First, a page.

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Middlemore Hospital experience with tubo-ovarian abscesses: an observational retrospective study

Authors Habboub A

Received 5 February 2016

Accepted for publication 10 June 2016

Published 22 July 2016 Volume 2016:8 Pages 325—340


Checked for plagiarism Yes

Review by Single-blind

Peer reviewers approved by Dr Lucy Goodman

Peer reviewer comments 2

Editor who approved publication: Professor Elie Al-Chaer

Antoine Youssef Habboub

Middlemore Hospital, Counties Manukau District Health Board, Auckland, New Zealand

Aim: The aim of this paper was to study the characteristics of patients presenting to Middlemore Hospital with tubo-ovarian abscess (TOA) and to compare the outcomes of conservative medical management versus medical management with surgical drainage and medical management with radiological drainage.
Methods: All patients admitted with a radiologically or surgically proven TOA between January 01, 2008 and December 31, 2010, were included and followed up until June 30, 2011. The total number of patient/index admission was 174.
Results: The mean age of patients was 37.8 years. One hundred thirty patients had medical treatment only with hospitalization and antibiotics, and 44 patients were managed with antibiotics and surgical drainage. Complete resolution of TOA was 77.3% (99/128) for patients managed medically and 93.2% (41/44) for patients managed surgically. When the two groups were compared, patients who were managed surgically were more likely to have complete resolution of TOA within 6 months of index admission with an odds ratio (OR) of 4 and a P-value of 0.029. There was no statistically significant difference in the secondary outcomes namely of readmission with TOA (OR: 0.47) and the need for repeat surgical or radiological drainage (OR: 1.48). Nonetheless, the relative duration of hospitalization was longer for the surgical group with a P-value of <0.0001. The C-reactive protein and the size of TOA were the significant factors involved in the resolution of TOA.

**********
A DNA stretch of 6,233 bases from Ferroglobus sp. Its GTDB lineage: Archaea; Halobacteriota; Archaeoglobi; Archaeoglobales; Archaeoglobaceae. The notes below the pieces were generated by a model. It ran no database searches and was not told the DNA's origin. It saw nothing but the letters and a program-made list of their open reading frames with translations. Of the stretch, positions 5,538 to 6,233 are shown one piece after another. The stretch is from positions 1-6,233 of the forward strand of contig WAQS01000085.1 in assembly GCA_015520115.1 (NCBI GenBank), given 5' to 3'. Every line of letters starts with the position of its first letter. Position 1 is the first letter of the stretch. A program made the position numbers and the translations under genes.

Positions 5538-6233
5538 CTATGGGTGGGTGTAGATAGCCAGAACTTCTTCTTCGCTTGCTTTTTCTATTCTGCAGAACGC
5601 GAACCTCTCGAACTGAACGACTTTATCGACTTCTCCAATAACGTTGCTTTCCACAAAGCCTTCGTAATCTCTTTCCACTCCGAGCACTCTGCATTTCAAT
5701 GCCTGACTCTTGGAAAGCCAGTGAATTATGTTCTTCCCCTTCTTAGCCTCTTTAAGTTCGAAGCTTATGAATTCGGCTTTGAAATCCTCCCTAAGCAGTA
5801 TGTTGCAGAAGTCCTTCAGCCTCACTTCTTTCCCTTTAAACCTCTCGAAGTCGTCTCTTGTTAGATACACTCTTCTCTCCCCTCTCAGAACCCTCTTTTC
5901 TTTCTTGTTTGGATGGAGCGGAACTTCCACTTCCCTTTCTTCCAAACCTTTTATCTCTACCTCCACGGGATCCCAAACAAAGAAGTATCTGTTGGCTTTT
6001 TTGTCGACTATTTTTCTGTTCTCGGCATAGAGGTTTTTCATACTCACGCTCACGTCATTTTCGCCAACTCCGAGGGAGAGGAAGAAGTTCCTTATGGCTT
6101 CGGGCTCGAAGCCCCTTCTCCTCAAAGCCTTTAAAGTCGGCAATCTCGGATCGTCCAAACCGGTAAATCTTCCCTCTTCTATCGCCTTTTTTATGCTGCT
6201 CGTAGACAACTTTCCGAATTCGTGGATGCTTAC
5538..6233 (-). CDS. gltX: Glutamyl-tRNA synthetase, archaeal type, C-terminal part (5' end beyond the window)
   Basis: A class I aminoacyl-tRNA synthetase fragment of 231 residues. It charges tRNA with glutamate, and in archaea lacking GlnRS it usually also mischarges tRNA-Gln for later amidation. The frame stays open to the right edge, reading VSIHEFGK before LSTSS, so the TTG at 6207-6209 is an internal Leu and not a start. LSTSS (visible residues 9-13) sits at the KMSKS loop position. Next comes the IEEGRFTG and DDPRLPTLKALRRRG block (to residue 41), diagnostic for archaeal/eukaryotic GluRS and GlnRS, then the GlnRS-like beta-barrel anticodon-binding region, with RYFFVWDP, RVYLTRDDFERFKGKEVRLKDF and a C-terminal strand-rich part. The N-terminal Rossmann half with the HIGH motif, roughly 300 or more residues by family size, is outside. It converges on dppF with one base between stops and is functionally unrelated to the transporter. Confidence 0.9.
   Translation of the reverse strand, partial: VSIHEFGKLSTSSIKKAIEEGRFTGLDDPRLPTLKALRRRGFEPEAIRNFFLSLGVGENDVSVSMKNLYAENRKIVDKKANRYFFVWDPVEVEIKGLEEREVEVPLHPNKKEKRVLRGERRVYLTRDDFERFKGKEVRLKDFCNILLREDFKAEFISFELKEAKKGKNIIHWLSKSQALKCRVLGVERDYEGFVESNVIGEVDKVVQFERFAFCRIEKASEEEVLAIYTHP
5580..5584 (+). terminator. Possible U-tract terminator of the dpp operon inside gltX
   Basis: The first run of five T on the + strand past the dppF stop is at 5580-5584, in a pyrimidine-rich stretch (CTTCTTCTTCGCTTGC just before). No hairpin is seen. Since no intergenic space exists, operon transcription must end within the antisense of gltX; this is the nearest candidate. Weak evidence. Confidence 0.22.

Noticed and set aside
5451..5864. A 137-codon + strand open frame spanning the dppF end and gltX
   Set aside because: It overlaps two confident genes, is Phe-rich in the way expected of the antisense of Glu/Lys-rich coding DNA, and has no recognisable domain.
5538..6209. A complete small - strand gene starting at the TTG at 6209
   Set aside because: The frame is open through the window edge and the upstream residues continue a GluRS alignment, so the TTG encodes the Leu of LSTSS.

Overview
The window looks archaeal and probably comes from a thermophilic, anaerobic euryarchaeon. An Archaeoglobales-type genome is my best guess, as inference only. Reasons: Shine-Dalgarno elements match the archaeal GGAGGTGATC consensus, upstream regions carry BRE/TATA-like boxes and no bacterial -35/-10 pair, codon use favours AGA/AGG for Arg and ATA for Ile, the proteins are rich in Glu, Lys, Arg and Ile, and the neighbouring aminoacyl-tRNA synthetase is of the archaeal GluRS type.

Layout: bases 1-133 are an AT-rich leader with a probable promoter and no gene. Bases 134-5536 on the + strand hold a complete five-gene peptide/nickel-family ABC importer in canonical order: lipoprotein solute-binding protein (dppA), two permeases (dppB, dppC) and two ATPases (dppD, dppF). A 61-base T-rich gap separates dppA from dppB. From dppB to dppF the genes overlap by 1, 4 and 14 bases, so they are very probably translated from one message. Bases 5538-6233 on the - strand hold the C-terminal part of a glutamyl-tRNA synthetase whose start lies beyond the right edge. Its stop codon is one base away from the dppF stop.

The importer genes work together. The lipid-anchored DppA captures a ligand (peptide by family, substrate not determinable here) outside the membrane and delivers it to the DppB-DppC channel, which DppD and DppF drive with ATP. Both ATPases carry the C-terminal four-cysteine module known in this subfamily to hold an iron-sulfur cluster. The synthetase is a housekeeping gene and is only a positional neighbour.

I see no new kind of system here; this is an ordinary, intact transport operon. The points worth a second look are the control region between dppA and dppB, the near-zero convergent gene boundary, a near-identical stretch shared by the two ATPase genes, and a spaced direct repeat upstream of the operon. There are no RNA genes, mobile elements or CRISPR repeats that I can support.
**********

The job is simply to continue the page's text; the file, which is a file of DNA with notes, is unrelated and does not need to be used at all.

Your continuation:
Conclusion: The results of this study confirmed our initial hypothesis that we should consider surgical drainage more often, probably earlier, especially for the younger patients still desiring fertility preservation and for larger abscesses. Laparoscopic surgical drainage is safe and could be used as the procedure of choice. Conservative medical management is still acceptable with good cure rates of 77%. C-reactive protein and the size of the abscess were the important factors to consider when managing patients with TOA.

Keywords: tubo-ovarian abscess, pelvic inflammatory disease, antibiotics, surgical drainage

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